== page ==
Donohoe introduces religion bill for schools
Kansas House Representative Owen Donohoe, R-Shawnee, has introduced a bill likely to set off plenty of debate if it ever sees the light of a committee hearing. The so-called Religious Liberty Bill of Rights, HB 2779, Donohoe said in a press release, "aims to provide educators and students the opportunity to exercise their first amendment rights in public schools."
Included in the bill is language that says a teacher has a right to "not be required to teach a topic that violates the teacher's religious beliefs and not be disciplined for refusing to teach the topic."
The bill, if enacted into law, would mean faculty could avoid teaching any fact or subject that they claimed conflicted with their religious beliefs.
The bill would also declare that students have an inalienable right to "participate in a private religious ceremony held on a public school campus outside of instructional time."
Donohoe said the impetus for the bill was "nothing specific," but the press release states "teachers and students have expressed concern about their inability to discuss a religious topic in a public school, even for historical or literary purposes."
Donohoe said it was "absolutely" fine if the bill's passage resulted in students being able to hold satanic ceremonies on school property.
He said the bill would not allow teachers to say the earth is flat - by claiming that teaching the planet is round would violate their religious beliefs - but couldn't explain just how the bill would prevent such a situation.
In fact, if Donohoe's bill were to be enacted in its current form a math teacher would be able to claim, for example, that teaching the universally recognized value of pi - the ratio of a circle's circumference to its diameter - offended her religious beliefs, and not teach students the concept. That's because a passage in I Kings in the Old Testament implies that the value of pi is 3, instead of the correct, approximate value of 3.14.
Mill Valley High School Principal Joe Novak, who is running for election against Donohoe for 39th district, said in his view as an educator the bill was not needed.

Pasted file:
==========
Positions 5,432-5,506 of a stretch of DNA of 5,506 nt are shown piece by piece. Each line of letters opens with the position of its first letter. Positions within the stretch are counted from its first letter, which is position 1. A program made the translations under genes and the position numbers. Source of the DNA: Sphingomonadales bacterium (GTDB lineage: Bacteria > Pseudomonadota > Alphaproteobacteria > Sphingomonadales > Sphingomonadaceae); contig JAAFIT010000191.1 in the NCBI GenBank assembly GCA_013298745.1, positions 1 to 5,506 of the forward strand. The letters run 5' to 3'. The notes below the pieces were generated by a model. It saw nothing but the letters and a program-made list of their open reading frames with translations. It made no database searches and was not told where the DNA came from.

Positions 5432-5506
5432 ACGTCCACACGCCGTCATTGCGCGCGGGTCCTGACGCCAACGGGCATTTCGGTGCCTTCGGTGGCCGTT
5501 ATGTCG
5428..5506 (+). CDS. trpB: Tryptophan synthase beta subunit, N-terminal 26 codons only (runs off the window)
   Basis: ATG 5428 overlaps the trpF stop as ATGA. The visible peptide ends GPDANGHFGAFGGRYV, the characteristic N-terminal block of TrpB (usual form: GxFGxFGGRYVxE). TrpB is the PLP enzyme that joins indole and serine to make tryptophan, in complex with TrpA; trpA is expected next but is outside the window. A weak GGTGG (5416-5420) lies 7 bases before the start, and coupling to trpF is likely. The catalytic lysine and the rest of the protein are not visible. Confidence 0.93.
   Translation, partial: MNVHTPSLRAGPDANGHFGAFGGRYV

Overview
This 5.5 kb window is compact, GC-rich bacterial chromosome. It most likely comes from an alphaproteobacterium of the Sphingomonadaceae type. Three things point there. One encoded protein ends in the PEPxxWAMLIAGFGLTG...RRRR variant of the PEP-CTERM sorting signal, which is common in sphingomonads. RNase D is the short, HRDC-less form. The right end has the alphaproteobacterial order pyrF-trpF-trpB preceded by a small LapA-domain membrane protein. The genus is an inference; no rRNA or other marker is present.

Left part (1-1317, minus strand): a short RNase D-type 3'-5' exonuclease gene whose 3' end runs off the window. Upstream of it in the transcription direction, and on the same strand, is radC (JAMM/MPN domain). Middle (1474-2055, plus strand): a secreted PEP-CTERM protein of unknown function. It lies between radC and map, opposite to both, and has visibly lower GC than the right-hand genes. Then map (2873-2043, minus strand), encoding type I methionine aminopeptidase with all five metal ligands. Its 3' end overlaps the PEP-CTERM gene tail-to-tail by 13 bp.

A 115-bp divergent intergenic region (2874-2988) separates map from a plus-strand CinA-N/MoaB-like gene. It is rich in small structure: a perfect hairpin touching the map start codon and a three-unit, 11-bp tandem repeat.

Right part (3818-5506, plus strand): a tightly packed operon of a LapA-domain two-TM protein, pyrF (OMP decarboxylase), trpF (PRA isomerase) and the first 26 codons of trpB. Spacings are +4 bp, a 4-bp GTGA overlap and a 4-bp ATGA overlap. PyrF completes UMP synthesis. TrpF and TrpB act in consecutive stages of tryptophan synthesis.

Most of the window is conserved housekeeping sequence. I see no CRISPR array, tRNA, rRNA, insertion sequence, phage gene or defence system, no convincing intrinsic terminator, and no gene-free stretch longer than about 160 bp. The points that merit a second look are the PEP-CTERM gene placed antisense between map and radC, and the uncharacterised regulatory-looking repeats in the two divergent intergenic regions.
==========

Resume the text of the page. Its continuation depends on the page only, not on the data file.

"In my 32 years in education I've never had a problem with teachers expressing themselves when it comes to teaching about religion," Novak said.
"There is a natural separation of church and state, as there should be," Novak said. "That has been the practice of schools and it has worked very well."
Contrary to Donohoe's argument, Novak said, "teachers are not held hostage to their beliefs. Obviously, if they can't adhere to the separation of church and state then we have an administrative or curriculum issue that needs to be discussed."
Across the river in the 39th district, Bonner Springs-Edwardsville Superintendent Robert Van Maren also didn't think much of Donohoe's bill.
"I see it as a violation of separation of church and state and do not want any of our teachers or our schools to take on any additional tasks, as we already are responsible for far more than we should be, have time for, or for which we receive funding," Van Maren wrote in an e-mail.
"This is a huge can of worms that will be disruptive to our schools and communities and open us and our children up to various government controls and litigation. The parents and churches can facilitate all of these faith-based and family-oriented activities as they see fit for their children. After all, it is a free country."
The bill is not yet scheduled for a committee hearing.